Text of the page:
Efforts by the Oregon legislature to amend state law to allow local rent control has failed, but experts say there’s momentum to continue the attempt in the next session. In this episode of our popular blogcast series, René Nelson analyzes what’s happened and prospects for the future.
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Today we’re talking with René Nelson, CCIM, a well-known multi-family expert and commercial real estate broker about commercial real estate in Eugene.
René, what’s the latest on landlord tenant laws in Oregon?
René Nelson: Well, Patrick, we’ve seen a pretty sweeping change. When Portland passed their relocation and their new tenant laws in February, a lot of investors decided to flock into the Eugene market. We were excited at the time, and then shortly thereafter we watched that House Bill 2004 gain momentum and realized that it may have an impact on the state of Oregon. They took it to the House and it was passed, and then they took it to the Senate and I have to tell you at that point when we saw it gain momentum and traction a lot of my multi-family investors became a little concerned. Some of them started calling me and we analyzed properties to see if it was the right time to get out. Most of them, I advised them to just stand firm and let’s watch and wait and see what happened, and I think it worked to everybody’s advantage at this point.
René, how do you see things going forward?
René Nelson: Well, I have to tell you, Patrick, here’s how I see this is going to play out. The House bill was defeated this week as the Senate adjourned, and it just narrowly passed in the House in April. The vote was 31 to 27. It never really gained momentum with strong support once it hit the Senate floor, and many of the senators cited that they were concerned with how the bill was written because it removed no-cause notices, it required landlords to pay relocation fees, and for the first time since 1985 there was a provision in there to lift rent control in the state of Oregon. All of a sudden, nationwide Oregon started to kind of get the label that we were going to have rent control. A lot of investors that had been coming out of the California market and the Phoenix market, some other, Florida market, all of the sudden they started to divert and look other places.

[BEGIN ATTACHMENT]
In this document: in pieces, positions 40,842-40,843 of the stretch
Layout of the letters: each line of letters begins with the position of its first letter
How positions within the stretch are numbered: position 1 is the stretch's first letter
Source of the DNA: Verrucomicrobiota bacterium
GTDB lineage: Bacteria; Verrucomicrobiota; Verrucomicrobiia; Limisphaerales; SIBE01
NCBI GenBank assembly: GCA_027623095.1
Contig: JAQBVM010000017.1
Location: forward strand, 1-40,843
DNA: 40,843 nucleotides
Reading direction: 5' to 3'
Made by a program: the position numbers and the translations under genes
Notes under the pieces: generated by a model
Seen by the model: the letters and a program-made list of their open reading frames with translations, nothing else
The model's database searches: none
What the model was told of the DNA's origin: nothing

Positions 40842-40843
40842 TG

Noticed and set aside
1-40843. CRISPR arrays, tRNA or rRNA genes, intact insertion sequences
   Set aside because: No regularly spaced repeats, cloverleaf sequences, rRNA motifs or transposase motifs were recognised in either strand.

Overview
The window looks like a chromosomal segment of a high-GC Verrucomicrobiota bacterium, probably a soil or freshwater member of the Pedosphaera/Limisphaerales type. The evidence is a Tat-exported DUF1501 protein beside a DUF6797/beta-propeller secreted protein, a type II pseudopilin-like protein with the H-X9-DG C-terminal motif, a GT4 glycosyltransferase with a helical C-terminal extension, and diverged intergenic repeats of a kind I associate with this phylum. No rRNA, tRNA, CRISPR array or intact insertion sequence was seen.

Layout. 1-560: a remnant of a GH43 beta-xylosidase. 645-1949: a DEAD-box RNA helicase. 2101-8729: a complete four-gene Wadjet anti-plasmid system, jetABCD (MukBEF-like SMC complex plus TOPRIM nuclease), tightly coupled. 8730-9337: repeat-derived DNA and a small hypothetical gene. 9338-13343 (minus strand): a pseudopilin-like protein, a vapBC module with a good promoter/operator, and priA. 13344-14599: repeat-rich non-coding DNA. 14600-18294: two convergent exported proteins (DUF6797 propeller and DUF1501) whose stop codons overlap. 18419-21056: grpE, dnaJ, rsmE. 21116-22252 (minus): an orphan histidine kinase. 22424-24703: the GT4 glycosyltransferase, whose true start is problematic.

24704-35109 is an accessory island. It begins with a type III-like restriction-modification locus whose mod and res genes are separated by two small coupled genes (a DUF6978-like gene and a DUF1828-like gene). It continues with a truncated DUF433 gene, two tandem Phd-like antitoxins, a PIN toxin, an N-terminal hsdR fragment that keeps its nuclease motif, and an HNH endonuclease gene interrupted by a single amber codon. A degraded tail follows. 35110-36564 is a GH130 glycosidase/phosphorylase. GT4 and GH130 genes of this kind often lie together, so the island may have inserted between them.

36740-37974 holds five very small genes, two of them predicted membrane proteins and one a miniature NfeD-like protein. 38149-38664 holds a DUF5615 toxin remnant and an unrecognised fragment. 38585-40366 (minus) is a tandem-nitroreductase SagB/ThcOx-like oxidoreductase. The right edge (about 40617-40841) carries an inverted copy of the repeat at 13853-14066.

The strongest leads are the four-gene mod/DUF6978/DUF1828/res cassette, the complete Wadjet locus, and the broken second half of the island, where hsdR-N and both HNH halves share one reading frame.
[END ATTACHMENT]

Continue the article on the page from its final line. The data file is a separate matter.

When this bill was defeated this week, we realized that that’s a good thing for our market. It puts us back in the running with best prices in the United States for price per unit and for rent. There’s some other states … obviously Phoenix, as an example. Because that city is so vibrant they have a tendency to edge out Portland for rent. Seattle edges out Portland, but when you look at a sustainable lifestyle the tenants love to live here, which gives us a great tenant pool, so that really helps multi-family.
To answer your question, the one thing that I do see though is we’re pretty confident that the tenant advocacy groups are probably going to try round two on the next legislation session, and they’re probably going to try to bring this back up again and have it voted on again.
Thank you, René. Now our listeners know what’s new with commercial real estate in Eugene right now. If you need more information, go to Eugene-commercial.com or call René at 541-912-6583.
The moral of the story is that the rent control effort in Oregon has stalled for the moment, but there is significant momentum remaining. If you invest in commercial real estate, you need an expert like René Nelson on your side. She’ll keep you up-to-date on everything affecting the investing climate.